Monday, April 06, 2009

William's Ten

Ten Things I Learned From Shakespeare About Being a Writer

He jests at scars that never felt a wound. (Romeo and Juliet.)

I scorn to change my state with kings. (Sonnet XXIX)

If you can look into the seeds of time, and say which grain will grow and which will not. (Macbeth)

Kill me tomorrow, let me live tonight. (Othello)

Love looks not with the eyes, but with the mind; and therefore is winged Cupid painted blind. (A Midsummer Night's Dream)

No profit grows where is no pleasure ta’en. (The Taming of the Shrew)

Not mad, but bound more than a mad-man is. (Romeo and Juliet)

To hold, as ’t were, the mirror up to nature. (Hamlet)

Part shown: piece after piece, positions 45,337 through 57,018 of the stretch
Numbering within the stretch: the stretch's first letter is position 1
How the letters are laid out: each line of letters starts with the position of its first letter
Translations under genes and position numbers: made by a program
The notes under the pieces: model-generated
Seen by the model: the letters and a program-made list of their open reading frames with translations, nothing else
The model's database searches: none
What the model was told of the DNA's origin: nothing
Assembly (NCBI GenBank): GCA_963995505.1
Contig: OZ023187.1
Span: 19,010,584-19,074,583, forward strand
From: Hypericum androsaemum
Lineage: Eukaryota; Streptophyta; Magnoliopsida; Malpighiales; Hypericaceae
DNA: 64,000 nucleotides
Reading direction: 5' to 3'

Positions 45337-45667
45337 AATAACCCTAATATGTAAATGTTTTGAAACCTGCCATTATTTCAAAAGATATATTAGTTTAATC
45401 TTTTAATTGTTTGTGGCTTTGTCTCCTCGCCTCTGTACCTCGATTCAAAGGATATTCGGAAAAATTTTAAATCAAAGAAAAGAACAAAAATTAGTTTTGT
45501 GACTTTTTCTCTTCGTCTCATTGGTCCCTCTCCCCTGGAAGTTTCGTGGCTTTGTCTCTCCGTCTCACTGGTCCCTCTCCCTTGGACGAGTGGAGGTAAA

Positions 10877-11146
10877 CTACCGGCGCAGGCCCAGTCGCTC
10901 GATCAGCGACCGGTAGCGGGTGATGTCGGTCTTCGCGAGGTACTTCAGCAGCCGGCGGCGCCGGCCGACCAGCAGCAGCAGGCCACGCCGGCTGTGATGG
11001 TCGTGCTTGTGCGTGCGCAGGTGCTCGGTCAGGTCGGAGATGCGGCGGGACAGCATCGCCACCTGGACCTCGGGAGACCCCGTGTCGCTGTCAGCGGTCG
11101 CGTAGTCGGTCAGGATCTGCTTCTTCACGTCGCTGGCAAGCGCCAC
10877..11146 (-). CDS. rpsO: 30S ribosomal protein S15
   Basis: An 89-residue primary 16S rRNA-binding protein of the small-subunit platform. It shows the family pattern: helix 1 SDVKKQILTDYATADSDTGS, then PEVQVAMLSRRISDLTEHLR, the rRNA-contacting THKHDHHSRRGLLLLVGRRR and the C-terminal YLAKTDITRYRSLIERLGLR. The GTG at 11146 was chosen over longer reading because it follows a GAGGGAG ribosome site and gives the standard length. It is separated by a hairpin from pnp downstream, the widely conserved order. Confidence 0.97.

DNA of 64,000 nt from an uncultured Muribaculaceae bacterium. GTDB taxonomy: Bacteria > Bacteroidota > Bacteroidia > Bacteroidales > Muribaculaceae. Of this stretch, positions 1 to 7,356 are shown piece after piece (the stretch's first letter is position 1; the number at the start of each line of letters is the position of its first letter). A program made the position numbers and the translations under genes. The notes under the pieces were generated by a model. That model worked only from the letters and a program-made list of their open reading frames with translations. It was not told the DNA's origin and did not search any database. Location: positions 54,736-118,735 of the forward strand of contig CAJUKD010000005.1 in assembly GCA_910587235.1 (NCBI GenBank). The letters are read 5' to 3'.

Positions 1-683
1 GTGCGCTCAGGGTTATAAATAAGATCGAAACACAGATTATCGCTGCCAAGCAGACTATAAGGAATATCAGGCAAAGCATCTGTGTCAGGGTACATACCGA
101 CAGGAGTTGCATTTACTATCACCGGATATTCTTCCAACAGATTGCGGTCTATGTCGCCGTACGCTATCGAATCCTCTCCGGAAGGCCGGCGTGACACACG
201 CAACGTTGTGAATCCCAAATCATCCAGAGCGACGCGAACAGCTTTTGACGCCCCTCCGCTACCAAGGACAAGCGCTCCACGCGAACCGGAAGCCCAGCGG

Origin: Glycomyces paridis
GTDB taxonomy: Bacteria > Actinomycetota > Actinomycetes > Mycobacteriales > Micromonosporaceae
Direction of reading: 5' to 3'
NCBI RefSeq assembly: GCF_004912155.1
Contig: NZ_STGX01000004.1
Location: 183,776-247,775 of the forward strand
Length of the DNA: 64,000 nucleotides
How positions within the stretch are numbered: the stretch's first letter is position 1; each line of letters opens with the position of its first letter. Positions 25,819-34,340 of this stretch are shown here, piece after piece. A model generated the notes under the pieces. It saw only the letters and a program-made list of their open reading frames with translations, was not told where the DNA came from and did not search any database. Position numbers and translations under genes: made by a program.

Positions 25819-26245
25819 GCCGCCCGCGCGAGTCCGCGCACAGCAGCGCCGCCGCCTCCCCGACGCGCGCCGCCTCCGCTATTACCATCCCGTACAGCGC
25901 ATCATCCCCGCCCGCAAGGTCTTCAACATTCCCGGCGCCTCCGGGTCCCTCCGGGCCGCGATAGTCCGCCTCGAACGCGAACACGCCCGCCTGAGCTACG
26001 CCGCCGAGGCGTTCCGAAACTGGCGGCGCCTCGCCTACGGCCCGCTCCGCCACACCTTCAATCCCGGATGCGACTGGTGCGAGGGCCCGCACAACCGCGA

We must take the current when it serves, or lose our ventures. (Julius Caesar)

Yet in these thoughts myself almost despising, haply I think on thee. (Sonnet XXIX)

4 comments:

  1. I love reading Will. :) Thanks for the 'scholarly' Monday morning words of wisdom :D

    ReplyDelete
  2. What? Nothing from *The Merchant of Venice*?

    How can that be?

    The pound of flesh which I demand of him / is dearly bought. ‘Tis mine, and I will have it.

    Okay, maybe that's just too obvious. . .

    LOL

    ReplyDelete
  3. What a clever post

    ReplyDelete